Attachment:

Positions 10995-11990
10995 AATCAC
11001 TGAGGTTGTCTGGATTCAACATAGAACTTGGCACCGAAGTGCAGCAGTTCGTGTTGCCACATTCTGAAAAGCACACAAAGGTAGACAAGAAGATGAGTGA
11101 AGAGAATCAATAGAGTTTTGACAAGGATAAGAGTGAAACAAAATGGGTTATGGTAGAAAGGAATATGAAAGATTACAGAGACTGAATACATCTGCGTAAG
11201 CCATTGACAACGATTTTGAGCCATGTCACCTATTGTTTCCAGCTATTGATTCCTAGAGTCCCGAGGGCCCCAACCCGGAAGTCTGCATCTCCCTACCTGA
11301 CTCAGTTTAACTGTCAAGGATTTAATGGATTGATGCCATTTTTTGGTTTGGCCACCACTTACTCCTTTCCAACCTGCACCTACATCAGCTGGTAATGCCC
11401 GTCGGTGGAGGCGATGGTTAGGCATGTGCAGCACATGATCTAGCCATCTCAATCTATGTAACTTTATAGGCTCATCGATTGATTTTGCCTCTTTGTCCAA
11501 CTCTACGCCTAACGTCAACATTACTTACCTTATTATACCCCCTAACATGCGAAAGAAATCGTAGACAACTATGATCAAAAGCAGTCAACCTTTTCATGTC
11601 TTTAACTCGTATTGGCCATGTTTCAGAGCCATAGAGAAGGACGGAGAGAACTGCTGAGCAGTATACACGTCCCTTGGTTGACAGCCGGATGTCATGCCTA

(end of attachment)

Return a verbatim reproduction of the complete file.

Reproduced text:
Positions 10995-11990
10995 AATCAC
11001 TGAGGTTGTCTGGATTCAACATAGAACTTGGCACCGAAGTGCAGCAGTTCGTGTTGCCACATTCTGAAAAGCACACAAAGGTAGACAAGAAGATGAGTGA
11101 AGAGAATCAATAGAGTTTTGACAAGGATAAGAGTGAAACAAAATGGGTTATGGTAGAAAGGAATATGAAAGATTACAGAGACTGAATACATCTGCGTAAG
11201 CCATTGACAACGATTTTGAGCCATGTCACCTATTGTTTCCAGCTATTGATTCCTAGAGTCCCGAGGGCCCCAACCCGGAAGTCTGCATCTCCCTACCTGA
11301 CTCAGTTTAACTGTCAAGGATTTAATGGATTGATGCCATTTTTTGGTTTGGCCACCACTTACTCCTTTCCAACCTGCACCTACATCAGCTGGTAATGCCC
11401 GTCGGTGGAGGCGATGGTTAGGCATGTGCAGCACATGATCTAGCCATCTCAATCTATGTAACTTTATAGGCTCATCGATTGATTTTGCCTCTTTGTCCAA
11501 CTCTACGCCTAACGTCAACATTACTTACCTTATTATACCCCCTAACATGCGAAAGAAATCGTAGACAACTATGATCAAAAGCAGTCAACCTTTTCATGTC
11601 TTTAACTCGTATTGGCCATGTTTCAGAGCCATAGAGAAGGACGGAGAGAACTGCTGAGCAGTATACACGTCCCTTGGTTGACAGCCGGATGTCATGCCTA